And if that wasn’t enough, North Korea still holds some of the world’s largest reserves of rare earths, elements that are essential for the production of hi-tech electronics (computers, phones, etc), turbines, pipes, conductors, and a number of other industrial products. Indeed, the value of North Korea’s mineral resources is estimated to be about 140 times its current GDP (3).
With Google now owning Motorola and having plans for many new devices in the making, testing the waters of a relation with North Korea might be more alluring for the company’s CEO than we might have initially though. After all, it’s a country with abundant resources, people hungry for knowledge, some of the cheapest labor in the world, and an impressive understanding of computing. Whether made in North Korea mobile phones appear in the international market or Google develops a Juche 2.0 application for North Korean consumers remains to be seen, but this author believes there is more potential to the DPRK than most people believe – and Google didn’t become the giant that it is today by sticking to the obvious.
1Dr. Kim is visible in the video while he shows the way to Schmidt after getting off the airport bus. The fact has been also reported on Yonhap News.
2North Korea did join the Internet just a few years ago, and, for all it self-imposed isolation, it has seen a rising level of digitalization in society, economy and even politics. Beneath the surface though, differences with the outside world (South Korea in primis) are still striking. As of 2012, the South was home to some 300,000 Internet hosts, while the DPRK had just 7. An immense disproportion, echoing the distance in economic terms and all other aspects of modernization between the two Korean states. Infrastructure is also lacking: cables and communication lines are scarce, unevenly distributed between Pyongyang and the provinces, just as everything else in North Korea, and the whole network lies in desperate need of repair. In the same fashion, access to computer education is restricted to a few areas in Pyongyang (strictly under government surveillance), namely universities and government sites.
3Kwon, Goo Hon, “A Unified Korea? Reassessing North Korea Risks”, Goldman Sachs Global Economics Paper 188, September 21, 2009, p.10.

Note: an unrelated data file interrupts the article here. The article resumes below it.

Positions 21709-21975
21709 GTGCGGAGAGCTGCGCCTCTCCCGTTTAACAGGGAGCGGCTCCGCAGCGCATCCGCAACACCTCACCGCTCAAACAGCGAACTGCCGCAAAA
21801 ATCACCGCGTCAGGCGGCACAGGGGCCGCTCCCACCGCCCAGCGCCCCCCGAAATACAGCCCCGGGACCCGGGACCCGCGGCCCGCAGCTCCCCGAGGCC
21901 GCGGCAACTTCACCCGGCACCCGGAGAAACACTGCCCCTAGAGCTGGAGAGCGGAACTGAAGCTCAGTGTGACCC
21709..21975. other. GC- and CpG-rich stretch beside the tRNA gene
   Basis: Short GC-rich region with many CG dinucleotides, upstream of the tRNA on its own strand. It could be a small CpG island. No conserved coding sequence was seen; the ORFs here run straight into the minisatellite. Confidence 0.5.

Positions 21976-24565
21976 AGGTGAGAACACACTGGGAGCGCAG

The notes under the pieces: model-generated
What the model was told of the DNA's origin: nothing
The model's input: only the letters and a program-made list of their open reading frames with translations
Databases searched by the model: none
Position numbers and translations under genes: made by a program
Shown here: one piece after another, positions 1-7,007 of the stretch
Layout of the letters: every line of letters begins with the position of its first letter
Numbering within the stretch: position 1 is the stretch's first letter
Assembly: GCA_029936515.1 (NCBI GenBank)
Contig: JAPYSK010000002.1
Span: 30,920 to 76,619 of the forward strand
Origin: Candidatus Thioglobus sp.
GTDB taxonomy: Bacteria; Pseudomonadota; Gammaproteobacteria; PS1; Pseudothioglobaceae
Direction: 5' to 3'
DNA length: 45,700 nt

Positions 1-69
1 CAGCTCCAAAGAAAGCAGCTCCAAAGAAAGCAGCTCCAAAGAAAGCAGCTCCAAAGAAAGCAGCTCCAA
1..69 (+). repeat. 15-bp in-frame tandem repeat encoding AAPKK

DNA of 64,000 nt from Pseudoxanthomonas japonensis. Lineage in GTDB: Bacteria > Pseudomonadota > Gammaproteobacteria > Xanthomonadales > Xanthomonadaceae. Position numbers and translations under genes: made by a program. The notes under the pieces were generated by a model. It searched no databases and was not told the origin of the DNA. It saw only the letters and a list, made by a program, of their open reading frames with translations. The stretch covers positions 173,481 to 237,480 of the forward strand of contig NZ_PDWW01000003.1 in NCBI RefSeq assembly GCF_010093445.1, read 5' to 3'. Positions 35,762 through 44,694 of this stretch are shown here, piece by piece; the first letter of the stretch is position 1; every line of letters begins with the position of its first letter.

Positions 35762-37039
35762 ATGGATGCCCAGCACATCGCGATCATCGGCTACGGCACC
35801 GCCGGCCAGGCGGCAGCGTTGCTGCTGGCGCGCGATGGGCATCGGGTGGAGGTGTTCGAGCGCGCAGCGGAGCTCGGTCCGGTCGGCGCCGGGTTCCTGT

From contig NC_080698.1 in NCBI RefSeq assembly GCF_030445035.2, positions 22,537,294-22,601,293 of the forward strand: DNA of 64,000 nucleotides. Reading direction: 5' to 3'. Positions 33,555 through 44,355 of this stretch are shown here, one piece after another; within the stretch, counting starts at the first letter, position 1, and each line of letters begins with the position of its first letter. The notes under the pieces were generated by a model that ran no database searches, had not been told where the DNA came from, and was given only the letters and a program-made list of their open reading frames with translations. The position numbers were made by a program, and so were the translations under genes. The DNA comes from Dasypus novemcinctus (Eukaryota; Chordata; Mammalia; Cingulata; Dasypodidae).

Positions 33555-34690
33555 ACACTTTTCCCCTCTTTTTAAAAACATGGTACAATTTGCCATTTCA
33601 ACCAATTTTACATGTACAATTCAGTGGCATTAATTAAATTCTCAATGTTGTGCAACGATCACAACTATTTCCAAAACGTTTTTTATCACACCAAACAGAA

Picture: Flickr Creative Commons
With Eric Schimdt’s visit to Pyongyang making headlines across the world, many writers have been wondering why Google’s executive chairman would ever want to visit the DPRK. But I believe there are other valid questions to be asked. Why shouldn't he go? And what could this trip mean for North Koreans? Also, shouldn't we use this occasion to ask ourselves where the DPRK actually stands in terms of information and communication technology (ICT), and think about what Schmidt might expect to see during his stay?
So far there have been few clues as to what is really behind Schmidt's trip. But from photos of his arrival, it is now evident that his entourage was joined from China by James Kim, the founder and president of the Pyongyang University of Science and Technology (PUST). Because of this, a visit to this unique international campus in the heart of Pyongyang is likely to be on high on the delegation's tour program, just as well as visits to Kim Il Sung University (this happened today) and the e-Library of Kim Chaek University of Science and Technology.
Gianluca Spezza earned his PhD in 2017 from the University of Central Lancashire under the supervision of Professor Hazel Smith, on the strength of research on the cooperation between UNICEF and the DPRK in education and childcare. Dr Spezza is an assistant professor of international relations and a senior researcher at the DPRK Strategy Center at KIMEP University in Almaty, Kazakhstan; he is writing a monograph on education, international cooperation, and human capital in North Korea (Palgrave 2021). His work on the DPRK, articles or interviews, can be found, among others, on the websites of the BBC, The Guardian, The Diplomat, IRIN News, NK News, DR.dk, Newsweek Korea, and El Confidential.